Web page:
Thursday, June 14, 2012

Interview with Hanni El Khatib

Our good friend and extremely talented musician Hanni El Khatib spared a few minutes from his busy touring schedule to sit down with us for an interview. He shed some light on what it's like to be on tour, leaving his job an art director of HUF to pursue music career, state of modern music business and a whole lot more. A San Francisco native Hanni El Khatib has been enjoying success and recognition in US and Europe as well as landing his music on variety of TV Shows and films.

YS: What are your musical influences and how did they help shape your own musical style and how did you start?

Hanni El Khatib: I'm influenced by a lot of different types of music. It really varies depending on the mood i'm in. I listen to everything from The Cramps, The Sonics, Billy Childish, Black Sabbath, Captain Beefheart, The Stooges, The Talking Heads, I mean the list could really go on and on for me. Good music is good music and i try to be open to it all. I also get really into specific eras of music and really try to examine what was going on in the different music scenes during certain time frames. Fortunately with the resurgence of vinyl these days it's becoming a little bit easier to discover some of the more obscure stuff out there.

YS: What was it like to transition from being an art director of HUF to be a touring / recording artist?

HEK: The transition was pretty smooth and happened pretty gradually. I had already been playing tons of shows and doing little 2 week tours here and there while i was working over there. So it didn't feel much different when i parted ways.

YS: Do you think being on the forefront of  streetwear culture helped you with your band?

HEK: I don't know if it specifically helped me with the music or my band, but it really taught me a lot about connecting to your audience and the importance of staying consistent and being persistent with your ideals and vision.

YS: With the mainstream music press buzzing around saying that the traditional business model of the music industry is dying and record sales are soon to be extinct, what is your take on it as a working musician and a record label owner?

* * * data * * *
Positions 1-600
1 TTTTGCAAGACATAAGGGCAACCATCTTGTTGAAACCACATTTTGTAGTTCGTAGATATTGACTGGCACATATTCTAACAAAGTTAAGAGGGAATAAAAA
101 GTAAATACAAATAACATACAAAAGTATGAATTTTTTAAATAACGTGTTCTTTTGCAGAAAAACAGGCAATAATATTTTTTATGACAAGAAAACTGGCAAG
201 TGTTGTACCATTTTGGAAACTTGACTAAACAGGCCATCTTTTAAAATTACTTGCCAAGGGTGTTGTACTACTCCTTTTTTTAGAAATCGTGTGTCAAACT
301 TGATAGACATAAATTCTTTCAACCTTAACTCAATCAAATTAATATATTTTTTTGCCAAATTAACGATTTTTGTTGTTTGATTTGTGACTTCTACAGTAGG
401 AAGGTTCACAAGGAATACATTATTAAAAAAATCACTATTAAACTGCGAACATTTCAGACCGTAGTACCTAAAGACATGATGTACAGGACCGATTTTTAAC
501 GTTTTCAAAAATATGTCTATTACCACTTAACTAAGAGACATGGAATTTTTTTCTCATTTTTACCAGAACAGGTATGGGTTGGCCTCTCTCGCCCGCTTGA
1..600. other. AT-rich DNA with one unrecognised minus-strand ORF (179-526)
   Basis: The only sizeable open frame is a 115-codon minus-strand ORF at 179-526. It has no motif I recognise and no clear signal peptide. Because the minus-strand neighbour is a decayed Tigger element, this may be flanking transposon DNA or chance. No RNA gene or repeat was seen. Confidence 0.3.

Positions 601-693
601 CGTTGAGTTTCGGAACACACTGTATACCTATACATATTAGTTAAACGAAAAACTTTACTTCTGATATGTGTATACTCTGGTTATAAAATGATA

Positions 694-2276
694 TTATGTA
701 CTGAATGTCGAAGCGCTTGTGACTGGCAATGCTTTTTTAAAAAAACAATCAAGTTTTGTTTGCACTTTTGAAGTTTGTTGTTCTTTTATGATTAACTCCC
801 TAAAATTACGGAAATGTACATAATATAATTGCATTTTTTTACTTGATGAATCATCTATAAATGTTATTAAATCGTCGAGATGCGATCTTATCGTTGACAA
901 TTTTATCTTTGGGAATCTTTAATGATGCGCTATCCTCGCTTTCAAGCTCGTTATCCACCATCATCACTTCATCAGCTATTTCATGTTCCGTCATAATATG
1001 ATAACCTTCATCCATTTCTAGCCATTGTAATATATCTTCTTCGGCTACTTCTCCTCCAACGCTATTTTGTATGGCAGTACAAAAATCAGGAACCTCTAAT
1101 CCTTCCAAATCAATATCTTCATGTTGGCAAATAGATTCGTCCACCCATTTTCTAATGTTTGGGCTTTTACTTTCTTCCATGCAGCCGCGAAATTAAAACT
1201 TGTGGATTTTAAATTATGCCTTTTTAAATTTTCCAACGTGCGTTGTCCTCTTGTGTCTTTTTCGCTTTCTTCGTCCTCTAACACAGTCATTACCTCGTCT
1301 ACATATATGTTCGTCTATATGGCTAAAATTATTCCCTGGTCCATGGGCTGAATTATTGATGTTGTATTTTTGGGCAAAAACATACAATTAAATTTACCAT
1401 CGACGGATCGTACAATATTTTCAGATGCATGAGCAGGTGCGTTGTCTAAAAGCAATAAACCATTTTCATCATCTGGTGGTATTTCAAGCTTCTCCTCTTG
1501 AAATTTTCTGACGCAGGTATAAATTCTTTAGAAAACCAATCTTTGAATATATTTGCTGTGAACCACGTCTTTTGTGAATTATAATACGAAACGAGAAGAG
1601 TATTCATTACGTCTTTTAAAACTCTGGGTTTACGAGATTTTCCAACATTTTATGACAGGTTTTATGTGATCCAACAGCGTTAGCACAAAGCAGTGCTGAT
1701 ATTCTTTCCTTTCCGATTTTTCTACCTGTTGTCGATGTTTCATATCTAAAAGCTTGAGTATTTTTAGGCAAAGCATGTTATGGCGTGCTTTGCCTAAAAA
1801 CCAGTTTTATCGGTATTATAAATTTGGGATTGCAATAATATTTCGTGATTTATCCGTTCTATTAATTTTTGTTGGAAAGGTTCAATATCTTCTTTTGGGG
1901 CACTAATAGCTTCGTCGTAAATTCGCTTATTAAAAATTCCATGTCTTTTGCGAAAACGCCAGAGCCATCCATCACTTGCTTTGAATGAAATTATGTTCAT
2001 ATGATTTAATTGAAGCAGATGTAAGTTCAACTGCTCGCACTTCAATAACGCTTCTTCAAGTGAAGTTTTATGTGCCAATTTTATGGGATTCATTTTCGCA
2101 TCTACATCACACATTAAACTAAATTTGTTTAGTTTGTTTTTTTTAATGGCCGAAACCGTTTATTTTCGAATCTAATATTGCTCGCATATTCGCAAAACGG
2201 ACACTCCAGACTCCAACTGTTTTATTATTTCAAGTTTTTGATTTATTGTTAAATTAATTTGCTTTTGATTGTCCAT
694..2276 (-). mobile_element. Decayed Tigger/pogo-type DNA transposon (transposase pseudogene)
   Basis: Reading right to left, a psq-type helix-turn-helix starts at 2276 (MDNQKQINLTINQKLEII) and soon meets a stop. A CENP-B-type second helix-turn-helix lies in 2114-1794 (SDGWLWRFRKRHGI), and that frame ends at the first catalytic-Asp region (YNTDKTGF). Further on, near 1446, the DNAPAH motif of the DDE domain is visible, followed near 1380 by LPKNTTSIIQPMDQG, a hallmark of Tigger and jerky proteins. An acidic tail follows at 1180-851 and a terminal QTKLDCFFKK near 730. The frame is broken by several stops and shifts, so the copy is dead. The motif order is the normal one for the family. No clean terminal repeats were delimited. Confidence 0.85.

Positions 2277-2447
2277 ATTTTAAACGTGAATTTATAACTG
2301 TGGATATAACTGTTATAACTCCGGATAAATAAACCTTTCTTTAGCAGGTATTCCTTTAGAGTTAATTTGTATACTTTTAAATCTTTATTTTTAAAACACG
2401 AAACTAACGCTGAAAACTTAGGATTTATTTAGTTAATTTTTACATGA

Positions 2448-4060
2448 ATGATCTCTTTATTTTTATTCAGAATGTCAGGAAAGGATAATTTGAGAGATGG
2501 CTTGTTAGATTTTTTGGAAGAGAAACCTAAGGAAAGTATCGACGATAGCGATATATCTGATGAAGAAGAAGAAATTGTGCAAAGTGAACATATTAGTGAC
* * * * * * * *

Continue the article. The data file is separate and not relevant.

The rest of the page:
HEK: I actually think that there is some truth to that, but i'm not too sure that i'm sold on the fact the music industry is completely dead. There are plenty of people succeeding in this industry and doing great things. I think now it's more about how the labels and musicians adapt to the climate of the industry. If you do things your way and be smart there is plenty of room to be successful on your own terms. Now that you can pretty much do everything independently, it really allows people to focus and be creative.

YS: Now that the band grew from just two people to three, what was the motivation behind it?

HEK: I never like it when i feel like i'm getting too comfortable. I think that's when creativity and passion becomes stale and complacent. I always like the idea of throwing in a new element to see how i'll react to it. I enjoy challenging myself when i can, otherwise i go crazy and become really bored of what i'm doing.

YS: How was your tour? How is the middle America doing?

HEK: Tour was awesome. America is a weird place. This time was a bit more grueling then some of our tours in the past, but we managed to pull through. No one got arrested or injured so i feel good about that. wait..... actually our guitar/organ player got pneumonia and was out for a couple days. That sucked, but he beat it and jumped back on tour. So all was fine in the end.

YS: What is your favorite venue to play and why?

HEK: There are a lot of good ones out there, I will say the backstage area at the Bottle Tree in Birmingham, AL is probably the coolest we've experienced. They've got a couple tricked out Airstreams and even let you stay the night in them if you want. Good folks out there.

YS: I know that you are working on a new record with the "Black Keys" own Dan Aurbach, how did it happen and if you could, please give us some details.

HEK: I actually met Dan at this bar in Paris called "Le Pompon" that our mutual friend owns. We got introduced while i was DJing an after party one night and we just started shooting the shit and talking music. We stayed in touch when i got stateside and eventually started talking about working together. He and I share a lot of the same musical tastes and values so I think the record will be really easy and fun to make. I'll be doing the whole thing at his studio in Nashville.

YS: It seems that the visual element is very important to you guys, starting with the band's merch designs to videos. Could you tell us more about it?

HEK: I think that the visual representation of a band is almost equally important as the music itself. For me it's the one element that can help connect a lot of dots when trying to understand a band and their vision. Even when i'm recording and writing music i'm already thinking about the visual component to it. I guess it's one of those things that i need to do for myself to help me realize my point of view.

YS: What's next for Hanni El Khatib?

HEK: I just got home from about 4 months on the road and i'm heading back out in a couple weeks again. I've got some dates in Europe and then i'll be recording my next album and then i'll be back out in Europe to hit the summer festival circuit. Should be some good times ahead.

YS: Thanks a lot and we are really forward to the new record!

Photos by Nick Walker

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